New Orleans has always been known as the home of fascinating musical stories, like the tale of R&B singer Joe Jones and his disagreements with the singing group he managed for a while, the Dixie Cups. A court would eventually have to decide who held the rights to one of the group’s big hits, a song that has since become a New Orleans classic — and has also shown up on several soundtracks.
Jones was a rising star himself in the early 1960s, having struck gold with his “You Talk Too Much,” a record that climbed near the top of the charts. He decided to add managing to his resume when he ran across a local trio consisting of Joan Marie Johnson and her cousins, sisters Barbara Ann and Rosa Lee Hawkins. The girls had gone through a couple of name changes, including Little Miss and the Muffets, before settling on the Dixie Cups.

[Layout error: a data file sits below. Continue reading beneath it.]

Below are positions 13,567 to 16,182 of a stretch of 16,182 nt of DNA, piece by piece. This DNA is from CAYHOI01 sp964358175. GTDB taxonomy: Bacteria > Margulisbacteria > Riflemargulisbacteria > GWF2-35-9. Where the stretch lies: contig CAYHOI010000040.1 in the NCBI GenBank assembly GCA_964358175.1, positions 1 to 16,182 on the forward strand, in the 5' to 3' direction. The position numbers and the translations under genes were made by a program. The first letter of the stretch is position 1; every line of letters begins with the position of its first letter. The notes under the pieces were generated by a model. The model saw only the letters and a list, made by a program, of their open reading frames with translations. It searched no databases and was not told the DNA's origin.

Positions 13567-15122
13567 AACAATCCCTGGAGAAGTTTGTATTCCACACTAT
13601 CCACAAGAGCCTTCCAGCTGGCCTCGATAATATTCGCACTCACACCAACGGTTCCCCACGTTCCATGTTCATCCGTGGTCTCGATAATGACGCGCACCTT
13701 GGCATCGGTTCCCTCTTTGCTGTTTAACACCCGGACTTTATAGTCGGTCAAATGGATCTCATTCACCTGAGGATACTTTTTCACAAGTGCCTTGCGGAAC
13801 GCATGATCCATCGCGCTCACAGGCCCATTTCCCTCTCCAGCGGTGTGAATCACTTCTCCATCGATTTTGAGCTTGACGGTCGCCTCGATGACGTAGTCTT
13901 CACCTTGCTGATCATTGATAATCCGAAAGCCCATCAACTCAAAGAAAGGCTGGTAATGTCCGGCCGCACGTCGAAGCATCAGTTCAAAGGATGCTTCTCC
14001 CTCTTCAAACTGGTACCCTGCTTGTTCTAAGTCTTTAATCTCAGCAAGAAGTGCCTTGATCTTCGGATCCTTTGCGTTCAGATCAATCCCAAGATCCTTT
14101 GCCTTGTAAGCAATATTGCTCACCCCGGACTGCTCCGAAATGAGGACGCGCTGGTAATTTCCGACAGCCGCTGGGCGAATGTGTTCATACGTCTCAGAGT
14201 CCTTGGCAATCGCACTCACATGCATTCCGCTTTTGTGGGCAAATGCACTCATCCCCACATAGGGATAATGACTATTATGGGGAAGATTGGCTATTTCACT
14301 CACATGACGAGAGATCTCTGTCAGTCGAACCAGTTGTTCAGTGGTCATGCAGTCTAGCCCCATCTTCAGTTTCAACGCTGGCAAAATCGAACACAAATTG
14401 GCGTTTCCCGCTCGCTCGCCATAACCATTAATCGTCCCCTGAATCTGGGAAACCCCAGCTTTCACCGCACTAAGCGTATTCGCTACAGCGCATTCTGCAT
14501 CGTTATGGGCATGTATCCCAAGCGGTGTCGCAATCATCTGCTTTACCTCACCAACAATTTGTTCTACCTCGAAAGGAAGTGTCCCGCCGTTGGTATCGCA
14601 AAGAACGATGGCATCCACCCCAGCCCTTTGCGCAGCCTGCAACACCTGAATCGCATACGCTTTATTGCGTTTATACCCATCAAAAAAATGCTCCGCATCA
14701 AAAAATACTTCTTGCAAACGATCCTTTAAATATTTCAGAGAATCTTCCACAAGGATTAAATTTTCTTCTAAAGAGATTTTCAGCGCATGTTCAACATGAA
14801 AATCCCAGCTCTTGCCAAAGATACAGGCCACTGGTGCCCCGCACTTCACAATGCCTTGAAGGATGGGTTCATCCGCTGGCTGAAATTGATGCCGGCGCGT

Things went well for a while with the girls and their new manager. Moving to New York, they were able to work with Phil Spector and others, and soon hit the top of the charts with what would become their biggest hit, 1964’s “Chapel Of Love.” The group’s success would continue with several other records, including “People Say,” and eventually “Iko Iko,” the unusual Mardis Gras song that would be the bone of contention, long after Jones and the Dixie Cups had gone their separate ways.
The girls had come up with the song by reworking a traditional earlier song, “Jock-a-mo,” written by a guy named James Crawford, and after the song became a hit an agreement was reached with him to share in the royalties. But decades later Joe Jones and his family claimed rights to the song, and licensed its use to several parties. The Dixie Cups sued and won — then lost on appeal, but eventually prevailed.